PATIENTS could be taking unnecessary drugs for high blood pressure simply because a doctor took their readings rather than a nurse, research suggests.
The "white coat" phenomenon - where blood pressure rises due to nervousness in front of a medic - is much more obvious when patients stand in front of doctors, the study found. This can lead to too many people taking unnecessary drugs, according to the researchers.
The study, published in the British Journal of General Practice, found that readings taken by doctors were higher (by a blood pressure value of 7/4mmHg) than when the same patients were tested by nurses.
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Led by the University of Exeter Medical School, the analysis included blood pressure readings from 1019 people whose measurements had been taken by both doctors and nurses.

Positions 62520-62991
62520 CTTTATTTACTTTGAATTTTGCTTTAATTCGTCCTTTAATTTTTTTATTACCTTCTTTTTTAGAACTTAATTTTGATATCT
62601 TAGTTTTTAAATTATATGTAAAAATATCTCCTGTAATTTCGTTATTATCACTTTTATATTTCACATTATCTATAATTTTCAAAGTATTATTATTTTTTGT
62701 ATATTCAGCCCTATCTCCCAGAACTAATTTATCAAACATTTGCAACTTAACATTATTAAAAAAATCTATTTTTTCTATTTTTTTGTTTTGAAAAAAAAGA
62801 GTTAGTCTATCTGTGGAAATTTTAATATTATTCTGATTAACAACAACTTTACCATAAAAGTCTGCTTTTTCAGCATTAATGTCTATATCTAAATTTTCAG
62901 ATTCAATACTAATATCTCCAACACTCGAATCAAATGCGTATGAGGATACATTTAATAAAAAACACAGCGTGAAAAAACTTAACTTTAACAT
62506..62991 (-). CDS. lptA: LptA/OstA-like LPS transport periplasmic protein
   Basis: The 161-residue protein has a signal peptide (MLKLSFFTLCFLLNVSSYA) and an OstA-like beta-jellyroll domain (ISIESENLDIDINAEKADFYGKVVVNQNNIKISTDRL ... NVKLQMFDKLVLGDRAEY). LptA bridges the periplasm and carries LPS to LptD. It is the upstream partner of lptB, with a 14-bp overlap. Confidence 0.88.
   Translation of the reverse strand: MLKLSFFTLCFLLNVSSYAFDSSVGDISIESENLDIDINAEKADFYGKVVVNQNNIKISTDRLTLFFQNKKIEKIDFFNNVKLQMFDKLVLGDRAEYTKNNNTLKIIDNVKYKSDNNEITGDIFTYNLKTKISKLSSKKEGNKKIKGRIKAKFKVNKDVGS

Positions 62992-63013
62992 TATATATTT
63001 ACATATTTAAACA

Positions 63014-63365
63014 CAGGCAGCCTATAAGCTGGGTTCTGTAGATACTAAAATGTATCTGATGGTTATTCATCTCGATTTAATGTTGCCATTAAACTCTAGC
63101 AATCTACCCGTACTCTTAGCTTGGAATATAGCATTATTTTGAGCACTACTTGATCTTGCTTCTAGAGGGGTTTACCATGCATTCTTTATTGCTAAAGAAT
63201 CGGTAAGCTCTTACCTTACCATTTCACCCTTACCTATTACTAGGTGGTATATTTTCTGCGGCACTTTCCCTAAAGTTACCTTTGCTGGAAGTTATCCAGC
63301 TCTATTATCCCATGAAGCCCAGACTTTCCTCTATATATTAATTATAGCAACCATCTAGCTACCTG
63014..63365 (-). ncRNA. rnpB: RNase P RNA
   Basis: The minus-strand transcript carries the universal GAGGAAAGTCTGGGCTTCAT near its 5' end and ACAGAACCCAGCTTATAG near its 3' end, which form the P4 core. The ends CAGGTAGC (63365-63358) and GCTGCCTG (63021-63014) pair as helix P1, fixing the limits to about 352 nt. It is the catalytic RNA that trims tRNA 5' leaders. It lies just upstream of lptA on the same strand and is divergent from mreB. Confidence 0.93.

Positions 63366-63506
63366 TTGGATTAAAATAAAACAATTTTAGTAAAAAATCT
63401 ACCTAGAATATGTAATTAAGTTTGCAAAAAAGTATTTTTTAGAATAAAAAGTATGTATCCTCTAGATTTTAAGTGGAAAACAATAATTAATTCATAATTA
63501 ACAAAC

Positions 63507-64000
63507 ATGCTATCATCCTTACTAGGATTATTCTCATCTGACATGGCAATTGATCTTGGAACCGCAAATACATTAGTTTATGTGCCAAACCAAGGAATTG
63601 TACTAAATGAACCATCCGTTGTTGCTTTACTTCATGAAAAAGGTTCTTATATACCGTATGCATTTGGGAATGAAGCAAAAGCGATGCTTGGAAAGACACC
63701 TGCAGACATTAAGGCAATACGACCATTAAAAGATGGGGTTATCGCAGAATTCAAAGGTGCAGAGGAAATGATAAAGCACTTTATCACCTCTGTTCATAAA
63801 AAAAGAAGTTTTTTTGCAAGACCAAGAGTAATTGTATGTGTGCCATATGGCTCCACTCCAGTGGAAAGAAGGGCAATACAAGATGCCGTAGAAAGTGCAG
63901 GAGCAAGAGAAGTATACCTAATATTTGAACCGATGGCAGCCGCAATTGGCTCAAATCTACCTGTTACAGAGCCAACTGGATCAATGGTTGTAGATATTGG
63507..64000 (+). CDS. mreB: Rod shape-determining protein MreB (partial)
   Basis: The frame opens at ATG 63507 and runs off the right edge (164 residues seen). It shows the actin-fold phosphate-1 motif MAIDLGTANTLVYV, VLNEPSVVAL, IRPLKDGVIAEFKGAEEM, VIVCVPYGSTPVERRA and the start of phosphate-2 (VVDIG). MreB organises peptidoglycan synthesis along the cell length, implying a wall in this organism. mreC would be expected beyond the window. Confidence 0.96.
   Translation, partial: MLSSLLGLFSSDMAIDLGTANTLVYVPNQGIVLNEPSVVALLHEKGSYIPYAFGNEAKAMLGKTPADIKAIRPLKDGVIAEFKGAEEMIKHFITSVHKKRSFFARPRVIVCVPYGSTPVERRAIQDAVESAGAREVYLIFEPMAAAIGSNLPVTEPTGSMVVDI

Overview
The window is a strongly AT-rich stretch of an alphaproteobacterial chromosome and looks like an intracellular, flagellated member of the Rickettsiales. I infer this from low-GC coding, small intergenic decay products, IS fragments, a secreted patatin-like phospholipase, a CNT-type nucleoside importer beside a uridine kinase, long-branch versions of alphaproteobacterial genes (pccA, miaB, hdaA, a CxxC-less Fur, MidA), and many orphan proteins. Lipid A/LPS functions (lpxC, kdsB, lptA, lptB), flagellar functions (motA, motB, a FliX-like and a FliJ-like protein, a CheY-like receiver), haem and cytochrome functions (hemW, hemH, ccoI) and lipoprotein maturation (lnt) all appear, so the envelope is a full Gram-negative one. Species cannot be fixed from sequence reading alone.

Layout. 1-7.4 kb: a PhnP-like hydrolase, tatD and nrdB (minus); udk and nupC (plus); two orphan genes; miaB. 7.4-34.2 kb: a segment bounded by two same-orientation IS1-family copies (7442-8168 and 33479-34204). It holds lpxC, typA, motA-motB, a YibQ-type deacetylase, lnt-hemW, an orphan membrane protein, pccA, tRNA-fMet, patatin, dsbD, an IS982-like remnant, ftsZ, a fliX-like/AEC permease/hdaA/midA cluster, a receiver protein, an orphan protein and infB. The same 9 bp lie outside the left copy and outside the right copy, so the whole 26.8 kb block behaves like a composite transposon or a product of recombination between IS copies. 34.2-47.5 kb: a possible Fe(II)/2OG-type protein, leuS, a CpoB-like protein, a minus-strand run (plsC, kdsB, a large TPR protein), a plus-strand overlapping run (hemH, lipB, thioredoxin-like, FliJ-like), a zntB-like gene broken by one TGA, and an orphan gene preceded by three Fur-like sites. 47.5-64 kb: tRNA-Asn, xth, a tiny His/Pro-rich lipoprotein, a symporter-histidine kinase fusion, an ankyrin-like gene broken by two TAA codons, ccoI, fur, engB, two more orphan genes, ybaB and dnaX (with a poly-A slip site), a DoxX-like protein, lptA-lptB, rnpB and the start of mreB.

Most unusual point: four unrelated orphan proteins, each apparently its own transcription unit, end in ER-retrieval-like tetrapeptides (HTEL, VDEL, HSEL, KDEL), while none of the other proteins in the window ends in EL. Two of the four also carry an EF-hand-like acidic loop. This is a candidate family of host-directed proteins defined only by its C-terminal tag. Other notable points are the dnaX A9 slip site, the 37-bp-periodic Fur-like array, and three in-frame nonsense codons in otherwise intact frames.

Dr Christopher Clark, from the school, said the findings should lead to changes in how blood pressure is taken.
He said: "Doctors should measure blood pressure as part of a routine check-up, but not where decisions on blood pressure treatment depend on the outcome.
"The difference we noted is enough to tip some patients over the threshold for treatment for high blood pressure, and unnecessary medication can lead to unwanted side effects.
"Some patients may be asked to continue to monitor their own blood pressure at home, which can build anxiety. These measures could all be avoided by someone other than a doctor taking the blood pressure recording."